Oct 29, 2010 (CIDRAP News) – School-based flu vaccines that target children with inhaled flu vaccine can head off infections and provide herd immunity even during seasons when circulating flu strains don't match the vaccine strains, a new study found.
The study uses data from the Central Texas Field Trial, which since 1998 has focused on delivering the inhaled live attenuated influenza vaccine (LAIV), MedImmune's FluMist, to children in eastern Bell County, Tex. The program's goal is to blunt the effect of seasonal flu in the community by increasing the number of children who are vaccinated, mainly through school-based clinics.
The study tracked flu patterns in children who received the vaccine in the fall of 2007. The findings appear in an early online edition of Journal of Infectious Diseases (JID).
Children who couldn't receive the LAIV vaccine, such as those with asthma, received the injectable trivalent vaccine (TIV).
During that flu season, three new antigenic variants circulated in the United States: a Brisbane H1N1 strain, a Brisbane H3N2 strain, and an influenza B virus from the Yamagata lineage.
After 48% of elementary school children were vaccinated in the fall of 2007, researchers measured herd immunity by comparing age-specific rates of doctor's visits for health plan members at the field trial site with those at control sites. Kids at the control sites received both versions of the vaccine, but not according to a set protocol.
Researchers detected levels of herd immunity linked to the LAIV vaccine for all age-groups, except 12- to 17-year-old students, a group that did not have access to the free vaccine. They found only marginal protection among students who received the TIV.
The group estimated that the vaccination strategy prevented about 2,500 medical encounters at the intervention site.
LAIV provided significant cross-protection to the immunized children and indirectly protected others in the community, the authors concluded. They also wrote that their results highlight the value of immunizing school children as a means of dampening the spread of flu in a community.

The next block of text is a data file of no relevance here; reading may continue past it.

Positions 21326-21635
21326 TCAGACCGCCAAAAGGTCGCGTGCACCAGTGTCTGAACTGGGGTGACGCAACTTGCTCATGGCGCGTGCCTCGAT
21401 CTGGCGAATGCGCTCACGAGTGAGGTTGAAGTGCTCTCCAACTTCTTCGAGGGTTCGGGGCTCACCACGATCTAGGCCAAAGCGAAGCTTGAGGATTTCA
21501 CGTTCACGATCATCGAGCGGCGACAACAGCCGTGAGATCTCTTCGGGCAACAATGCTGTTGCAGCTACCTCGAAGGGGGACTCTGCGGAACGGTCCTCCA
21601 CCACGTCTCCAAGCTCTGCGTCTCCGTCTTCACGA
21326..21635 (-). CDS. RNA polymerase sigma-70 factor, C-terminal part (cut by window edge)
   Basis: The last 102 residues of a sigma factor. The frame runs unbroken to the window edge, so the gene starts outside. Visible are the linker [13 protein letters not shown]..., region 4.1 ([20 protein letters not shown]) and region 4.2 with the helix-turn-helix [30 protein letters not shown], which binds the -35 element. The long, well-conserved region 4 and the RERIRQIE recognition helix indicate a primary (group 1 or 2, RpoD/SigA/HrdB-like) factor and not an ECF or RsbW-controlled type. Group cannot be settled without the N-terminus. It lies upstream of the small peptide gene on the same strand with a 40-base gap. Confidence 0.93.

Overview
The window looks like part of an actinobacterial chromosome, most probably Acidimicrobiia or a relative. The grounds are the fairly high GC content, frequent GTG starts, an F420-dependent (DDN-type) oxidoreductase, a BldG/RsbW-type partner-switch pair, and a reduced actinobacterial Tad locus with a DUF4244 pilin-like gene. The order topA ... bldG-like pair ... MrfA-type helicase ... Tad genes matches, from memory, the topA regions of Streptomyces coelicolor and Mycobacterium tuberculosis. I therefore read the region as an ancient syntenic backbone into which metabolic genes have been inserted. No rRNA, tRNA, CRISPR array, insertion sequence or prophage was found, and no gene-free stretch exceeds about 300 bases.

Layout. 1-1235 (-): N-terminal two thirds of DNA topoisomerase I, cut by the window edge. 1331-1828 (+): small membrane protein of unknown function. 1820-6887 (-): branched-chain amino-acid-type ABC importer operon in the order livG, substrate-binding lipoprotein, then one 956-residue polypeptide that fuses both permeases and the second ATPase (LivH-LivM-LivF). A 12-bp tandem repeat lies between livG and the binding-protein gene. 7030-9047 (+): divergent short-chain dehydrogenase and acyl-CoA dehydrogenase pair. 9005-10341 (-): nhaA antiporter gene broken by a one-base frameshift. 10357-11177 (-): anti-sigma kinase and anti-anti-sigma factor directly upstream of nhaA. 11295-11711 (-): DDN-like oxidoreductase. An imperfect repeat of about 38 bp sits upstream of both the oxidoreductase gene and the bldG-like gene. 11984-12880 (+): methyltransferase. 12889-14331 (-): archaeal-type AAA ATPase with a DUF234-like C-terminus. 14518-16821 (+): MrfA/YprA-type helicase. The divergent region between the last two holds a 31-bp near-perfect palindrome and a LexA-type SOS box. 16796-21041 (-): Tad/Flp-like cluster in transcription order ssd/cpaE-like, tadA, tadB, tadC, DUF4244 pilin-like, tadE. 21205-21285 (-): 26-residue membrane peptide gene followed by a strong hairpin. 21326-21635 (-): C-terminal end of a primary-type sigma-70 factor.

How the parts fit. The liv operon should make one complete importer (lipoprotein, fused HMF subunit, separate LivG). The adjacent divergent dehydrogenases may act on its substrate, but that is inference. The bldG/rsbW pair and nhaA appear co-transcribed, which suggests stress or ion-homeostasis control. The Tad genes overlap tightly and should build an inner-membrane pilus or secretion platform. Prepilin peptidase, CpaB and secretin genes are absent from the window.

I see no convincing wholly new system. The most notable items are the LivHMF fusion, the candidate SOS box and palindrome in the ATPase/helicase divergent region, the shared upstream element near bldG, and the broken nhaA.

In an editorial on the study that appeared in the same issue of JID, Dr Edward Lewin, a pediatrician from Bethesda, Md., wrote that the study supports using the influenza's epidemiology as a tool for controlling the disease. Lewin is on the board of trustees of the National Foundation for Infectious Diseases.
He wrote that risk-based approaches, such as promoting the vaccine in older people, have not been effective in preventing flu infections and deaths.
Herd immunity has been a useful tool in the fight against other viral diseases such as rubella, measles, and mumps, and that evidence is mounting that it can be used to control influenza, as well, he added.
Lewin said LAIV is a good fit for school-based vaccine clinics because it has greater efficacy than TIV in children and long-lasting immunity, has significant activity against mismatched strains, and is easy to administer.
School-based flu shot clinics provide a good platform for achieving a herd effect, he wrote. "Having our armamentarium of influenza vaccines, particularly LAIV, administered where these young people congregate—that is, at school—is good public health policy and represents sensible planning for the control of pandemic influenza."
Oct 28 JID abstract
Oct 28 JID editorial citation